Get rid of death duties and tax those who inherit, says think tank
As the Treasury-backed Office of Tax Simplification seeks the public's view on how best to reform inheritance tax, a think tank has come up with its own solution.
The Resolution Foundation says death duty is the "least fair tax" of any in the country and should be replaced by a tax on those inheriting the money.
Adam Corlett, its senior economic analyst, said: "This new system would be fairer on families, harder to avoid and would ensure our tax system keeps up with 21st Century Britain."
So, how does the current system work?
At the moment, inheritance tax is paid on someone's entire estate after they die.
Their descendants must pay 40 per cent of the value of the estate over a threshold currently set at £650,000 for married couples or registered civil partners. With the additional residential allowance, this figure can be up to £900,000 for the current tax year where property is left to people closely related to you.
What's wrong with that?
According to the Resolution Foundation, not only are a mere four per cent of estates currently subject to inheritance tax but rich people able to afford legal advisors are able to mitigate tax paid by doing things like passing on their wealth to children more than seven years before they die and tying it up in business and agricultural land which get special relief.
And the average age people tend to inherit is 61 - usually too late to be useful to buy a property or bring up a family, it claims.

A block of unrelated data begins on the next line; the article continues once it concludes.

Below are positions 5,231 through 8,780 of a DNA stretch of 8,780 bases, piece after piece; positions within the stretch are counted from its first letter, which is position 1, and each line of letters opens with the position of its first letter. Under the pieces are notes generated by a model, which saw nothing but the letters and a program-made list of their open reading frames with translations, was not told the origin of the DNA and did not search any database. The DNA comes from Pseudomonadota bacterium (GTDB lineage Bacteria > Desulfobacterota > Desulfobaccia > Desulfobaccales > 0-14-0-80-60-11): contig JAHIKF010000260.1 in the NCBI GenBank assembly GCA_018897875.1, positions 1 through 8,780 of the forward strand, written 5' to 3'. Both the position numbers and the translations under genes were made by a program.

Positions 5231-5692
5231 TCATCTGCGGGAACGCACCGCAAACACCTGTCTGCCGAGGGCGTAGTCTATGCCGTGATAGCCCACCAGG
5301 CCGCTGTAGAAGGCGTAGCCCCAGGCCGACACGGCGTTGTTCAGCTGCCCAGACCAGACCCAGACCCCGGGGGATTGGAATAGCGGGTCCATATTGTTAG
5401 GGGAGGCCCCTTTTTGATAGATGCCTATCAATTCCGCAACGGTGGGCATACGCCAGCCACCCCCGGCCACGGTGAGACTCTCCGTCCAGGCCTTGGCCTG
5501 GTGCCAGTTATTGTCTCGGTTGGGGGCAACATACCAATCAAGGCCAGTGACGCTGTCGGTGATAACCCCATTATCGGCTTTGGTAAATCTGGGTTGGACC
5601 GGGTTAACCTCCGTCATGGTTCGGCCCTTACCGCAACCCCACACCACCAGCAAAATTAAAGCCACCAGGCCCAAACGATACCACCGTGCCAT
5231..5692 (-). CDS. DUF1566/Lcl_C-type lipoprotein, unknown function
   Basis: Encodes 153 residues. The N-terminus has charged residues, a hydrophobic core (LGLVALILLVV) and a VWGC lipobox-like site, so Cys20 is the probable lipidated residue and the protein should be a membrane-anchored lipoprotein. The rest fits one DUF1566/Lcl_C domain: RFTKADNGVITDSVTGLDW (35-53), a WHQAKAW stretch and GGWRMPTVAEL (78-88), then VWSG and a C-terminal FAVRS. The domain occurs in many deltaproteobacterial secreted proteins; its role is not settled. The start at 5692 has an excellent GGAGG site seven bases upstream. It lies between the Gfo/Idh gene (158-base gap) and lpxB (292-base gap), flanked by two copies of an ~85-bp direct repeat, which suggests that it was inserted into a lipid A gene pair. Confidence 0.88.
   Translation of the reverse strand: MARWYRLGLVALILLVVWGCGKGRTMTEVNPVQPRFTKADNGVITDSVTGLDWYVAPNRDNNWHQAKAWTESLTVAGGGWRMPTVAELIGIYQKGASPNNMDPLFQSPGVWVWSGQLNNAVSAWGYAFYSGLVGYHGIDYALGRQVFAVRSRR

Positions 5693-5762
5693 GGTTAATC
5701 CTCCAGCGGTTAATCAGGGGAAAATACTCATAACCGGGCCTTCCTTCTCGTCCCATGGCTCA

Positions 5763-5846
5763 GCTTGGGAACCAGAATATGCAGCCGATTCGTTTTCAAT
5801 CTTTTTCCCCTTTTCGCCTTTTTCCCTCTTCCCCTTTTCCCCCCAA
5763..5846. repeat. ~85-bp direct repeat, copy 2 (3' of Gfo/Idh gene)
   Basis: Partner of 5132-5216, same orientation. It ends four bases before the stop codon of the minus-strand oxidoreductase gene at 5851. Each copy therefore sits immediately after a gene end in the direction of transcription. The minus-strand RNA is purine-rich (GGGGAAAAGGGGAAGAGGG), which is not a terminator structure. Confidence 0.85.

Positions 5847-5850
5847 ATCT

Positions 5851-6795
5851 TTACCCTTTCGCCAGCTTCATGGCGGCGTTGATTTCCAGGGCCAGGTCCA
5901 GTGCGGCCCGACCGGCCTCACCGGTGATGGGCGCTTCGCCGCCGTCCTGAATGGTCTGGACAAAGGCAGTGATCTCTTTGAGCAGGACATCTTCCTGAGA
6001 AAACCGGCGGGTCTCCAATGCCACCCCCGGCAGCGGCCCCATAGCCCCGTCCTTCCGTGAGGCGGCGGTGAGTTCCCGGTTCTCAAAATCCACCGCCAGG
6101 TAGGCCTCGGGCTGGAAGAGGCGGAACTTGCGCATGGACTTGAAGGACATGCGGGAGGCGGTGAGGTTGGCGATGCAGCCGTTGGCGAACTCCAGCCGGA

What does the Resolution Foundation propose?
It thinks people should be taxed on all the wealth they receive over their lifetime.
This system, called the 'Lifetime Receipts Tax', would give everyone a £125,000 tax-free allowance, followed by a 20 per cent rate up to £500,000 and 30 per cent after that.
It says this would result in more people paying, but they'd all be paying less and would mean there would be no benefit in passing on wealth long before or after death.
Why is inheritance tax being reviewed?
Recent figures show families paid more than £5 billion in death duties in the 2017-18 tax year, the highest on record, as rising property prices pushed an increasing number of estates into the inheritance tax bracket.
Opponents believe inheritance tax should be abolished, accusing it of being a tax on assets that have already been taxed and maintaining that people should be free to leave their assets to whoever they want without fear of being taxed again.
Chancellor Philip Hammond ordered a sweeping review of inheritance tax earlier this year amid claims that it is complicated, confusing and possibly causing 'distortions to taxpayer decisions.'
The Office of Tax Simplification, an independent arm of the Treasury, is carrying out the review looking at everything from submitting returns and paying tax, to making IHT-free gifts and estate planning.
It will publish its report this Autumn.
See our recent blog article: Could the latest Inheritance Tax review ultimately help you and your family? for more information
For help, advice and guidance on this complicated area of the law please contact Wards Solicitors' Wills, Probate and Mental Capacity team by phone or pop into one of our 11 local offices.